December Voice of Sanity

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Editor: Joyce Bates
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November, 2013

The Voice of Sanity

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Second Saturday Brunch, December 14th, 10:00AM to 12:00 noon, at Denny’s restaurant, 2521 Wade Hampton Blvd.

The Sunday meeting and discussion is from 11:00AM to 1:00PM every Sunday; location: the Earth Fare 3620 Pelham Road, Greenville

The Free-Thought group meets every other Thursday (December 5th, 19th and January 2nd), 7:00PM at Bailey’s; 2409 Laurens Road; Greenville.



by Tom Bentley

Before the Civil War, armed white men on horseback formed “slave patrols” to search for, intercept and apprehend any slave found where they felt that slave did not belong. Any free-roaming slave was a potential danger, ready to foment insurrection, murdering their white masters in their beds, raping their white wives and sisters and daughters.

After the Civil War, those bands of armed men became “black patrols”; the blacks were now freemen, but were seen in the same way, as naturally inferior and as a threat to the white man. The black man had to be kept “in his place” by any means possible.

This did not end with the coming of Reconstruction; rather, it was transformed into a band of “gun clubs,” performing essentially the same function: keeping the black man down. Wade Hampton’s Red Shirts were a politically connected outgrowth of the gun clubs, performing the same functions. When Reconstruction law demanded the disbandment of the gun clubs, they immediately reformed “band clubs,” musical organizations: one such club proudly advertised its “three 24-pound flutes”.

Whites still felt it necessary to use physical force to “protect” the white way of life. Whites were fearful now that blacks would not only be violently vicious when allowed freedom of action; but blacks now threatened the whites’ economic security, as southern economic society had been decimated by the War. Blacks, formerly slaves, remained “the other” for the white man–particularly for the poor white man, and there were a great many of those. So a means had to be developed to keep this threat at bay.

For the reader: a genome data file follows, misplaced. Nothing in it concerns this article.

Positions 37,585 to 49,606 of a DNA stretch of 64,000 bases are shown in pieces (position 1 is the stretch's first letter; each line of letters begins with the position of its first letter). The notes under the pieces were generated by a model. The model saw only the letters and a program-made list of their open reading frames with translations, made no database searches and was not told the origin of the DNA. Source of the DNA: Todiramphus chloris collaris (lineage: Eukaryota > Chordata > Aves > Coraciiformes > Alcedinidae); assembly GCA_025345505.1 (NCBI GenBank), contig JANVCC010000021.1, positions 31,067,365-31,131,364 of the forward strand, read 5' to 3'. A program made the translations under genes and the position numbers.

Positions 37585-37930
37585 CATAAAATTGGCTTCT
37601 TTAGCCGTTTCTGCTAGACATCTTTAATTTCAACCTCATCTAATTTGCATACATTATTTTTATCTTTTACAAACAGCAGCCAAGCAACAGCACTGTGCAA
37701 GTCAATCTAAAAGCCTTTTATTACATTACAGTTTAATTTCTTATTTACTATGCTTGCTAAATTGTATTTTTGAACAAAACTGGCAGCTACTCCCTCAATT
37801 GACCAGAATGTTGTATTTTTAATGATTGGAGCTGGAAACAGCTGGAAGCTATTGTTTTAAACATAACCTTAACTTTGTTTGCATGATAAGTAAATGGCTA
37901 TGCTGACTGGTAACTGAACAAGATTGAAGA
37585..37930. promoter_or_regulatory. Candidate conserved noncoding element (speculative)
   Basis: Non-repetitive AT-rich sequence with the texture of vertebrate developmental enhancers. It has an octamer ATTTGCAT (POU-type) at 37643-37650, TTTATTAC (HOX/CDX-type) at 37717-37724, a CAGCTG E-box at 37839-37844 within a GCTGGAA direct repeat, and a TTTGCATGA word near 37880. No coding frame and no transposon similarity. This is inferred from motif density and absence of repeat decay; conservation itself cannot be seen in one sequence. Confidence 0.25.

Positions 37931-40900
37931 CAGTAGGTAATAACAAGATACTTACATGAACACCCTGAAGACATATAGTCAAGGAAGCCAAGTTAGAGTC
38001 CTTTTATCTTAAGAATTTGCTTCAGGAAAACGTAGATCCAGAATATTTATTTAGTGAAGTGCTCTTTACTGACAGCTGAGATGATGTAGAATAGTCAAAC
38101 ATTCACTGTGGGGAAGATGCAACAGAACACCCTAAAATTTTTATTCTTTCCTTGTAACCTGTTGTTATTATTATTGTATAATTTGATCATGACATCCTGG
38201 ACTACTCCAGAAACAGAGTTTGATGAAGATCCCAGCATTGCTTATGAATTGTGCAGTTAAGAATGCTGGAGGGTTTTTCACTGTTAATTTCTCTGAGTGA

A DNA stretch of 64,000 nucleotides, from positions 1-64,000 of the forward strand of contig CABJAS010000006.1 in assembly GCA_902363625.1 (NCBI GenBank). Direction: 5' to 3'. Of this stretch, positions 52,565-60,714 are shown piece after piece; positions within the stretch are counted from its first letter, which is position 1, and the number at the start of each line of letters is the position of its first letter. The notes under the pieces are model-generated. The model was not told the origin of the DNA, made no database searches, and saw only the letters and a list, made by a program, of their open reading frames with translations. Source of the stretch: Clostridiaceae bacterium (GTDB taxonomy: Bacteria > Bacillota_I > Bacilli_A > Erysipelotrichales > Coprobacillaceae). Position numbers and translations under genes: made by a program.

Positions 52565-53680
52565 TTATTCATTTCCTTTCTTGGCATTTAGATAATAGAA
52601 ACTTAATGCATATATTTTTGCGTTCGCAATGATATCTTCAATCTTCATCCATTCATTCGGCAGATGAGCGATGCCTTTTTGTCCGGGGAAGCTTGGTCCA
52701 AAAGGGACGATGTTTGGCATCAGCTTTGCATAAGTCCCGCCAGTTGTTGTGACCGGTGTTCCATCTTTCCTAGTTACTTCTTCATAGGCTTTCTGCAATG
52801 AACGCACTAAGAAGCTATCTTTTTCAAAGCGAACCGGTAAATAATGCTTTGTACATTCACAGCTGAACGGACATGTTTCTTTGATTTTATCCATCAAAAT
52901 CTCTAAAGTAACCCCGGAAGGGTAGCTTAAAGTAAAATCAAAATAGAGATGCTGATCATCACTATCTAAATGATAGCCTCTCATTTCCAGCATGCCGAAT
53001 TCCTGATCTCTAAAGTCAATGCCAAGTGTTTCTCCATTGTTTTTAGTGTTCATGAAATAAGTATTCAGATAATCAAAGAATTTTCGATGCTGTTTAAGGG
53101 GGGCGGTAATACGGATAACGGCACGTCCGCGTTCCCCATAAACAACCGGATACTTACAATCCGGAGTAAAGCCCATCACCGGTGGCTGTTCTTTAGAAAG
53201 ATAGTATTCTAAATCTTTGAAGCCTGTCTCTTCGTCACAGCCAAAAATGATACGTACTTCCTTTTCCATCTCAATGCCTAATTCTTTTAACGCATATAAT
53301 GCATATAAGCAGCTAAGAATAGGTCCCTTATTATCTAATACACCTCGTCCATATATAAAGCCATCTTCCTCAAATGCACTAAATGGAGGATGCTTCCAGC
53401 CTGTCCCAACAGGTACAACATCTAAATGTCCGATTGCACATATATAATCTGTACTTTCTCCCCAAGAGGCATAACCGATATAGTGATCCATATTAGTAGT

So Benjamin “Pitchfork Ben” Tillman ran for the Governorship of South Carolina on a platform of keeping the black man down by legal methods. It came to be known as Jim Crow.

In 1896, Tillman’s factotum in the State Senate, one Coleman “Coley” Livingston Blease, introduced into the Legislature the first law demanding the segregation of blacks from whites on all public transportation.

Coley Blease went on to occupy Tillman’s seat in the office of Governor in 1911. While in office Blease made a point of praising lynching as a justifiable means of taking revenge justice.

In 1913 Blease appeared before the US Conference of Governors, and said: “Whenever the Constitution comes between me and the virtue of the white women of the South, I say to hell with the Constitution!” He never shrank from endorsing the vigilantism of lynching–though always condemning, with a wink and a nod, “the violence of a few.”

In 1929, this same Blease, now U.S. Senator, introduced a bill to produce registration and identification cards for all non-native-born persons in the United States.  “A very dangerous bill,” according to The Nation magazine at the time, “…an infamous proposal, spelling police espionage and blackmail.”

Lynching, segregation, vigilantism–all are means of identifying “the other” and protecting oneself from the unknown, the feared.

Now comes Trey Gowdy, US Representative from South Carolina’s 4th District (Greenville/Spartanburg) introducing the SAFE Act — Strengthen and Fortify Enforcement Act– which essentially turns every local law enforcement agency into a vigilante posse, licensed to enforce national immigration laws and policy, in their own way and using such methods as they choose.

“The SAFE Act represents a common sense approach to the enforcement of our nation’s laws. Utilizing the law enforcement infrastructure existing in every state and community across this country to support enforcement efforts increases accountability and effectiveness, while using resources wisely,” says Gowdy, on his web site.

What this would do would be to encourage racial profiling to the extreme, creating a new class of people to be reviled and legally threatened, harassed and intimidated.

It’s unfortunate that this law has already been approved and passed out of the House Judiciary Committee.

While the Orwellian-named “SAFE Act” will probably never get past the Senate — so long as that body is controlled by the Democrats — it is chilling to consider that the same fears of “the Other” are even today being manifested, and from the same area of the country that brought us all the joys of Jim Crow.


“Editorial Paragraphs,” The Nation, Vol CXXVIII, Feb. 13, 1929, New York, N.Y., pp175-176.

The Governorship of Coleman Livingston Blease of South Carolina, 1911-1915, by Ronald Dantan Burnside. Unpublished PhD thesis, Indiana University, 1963.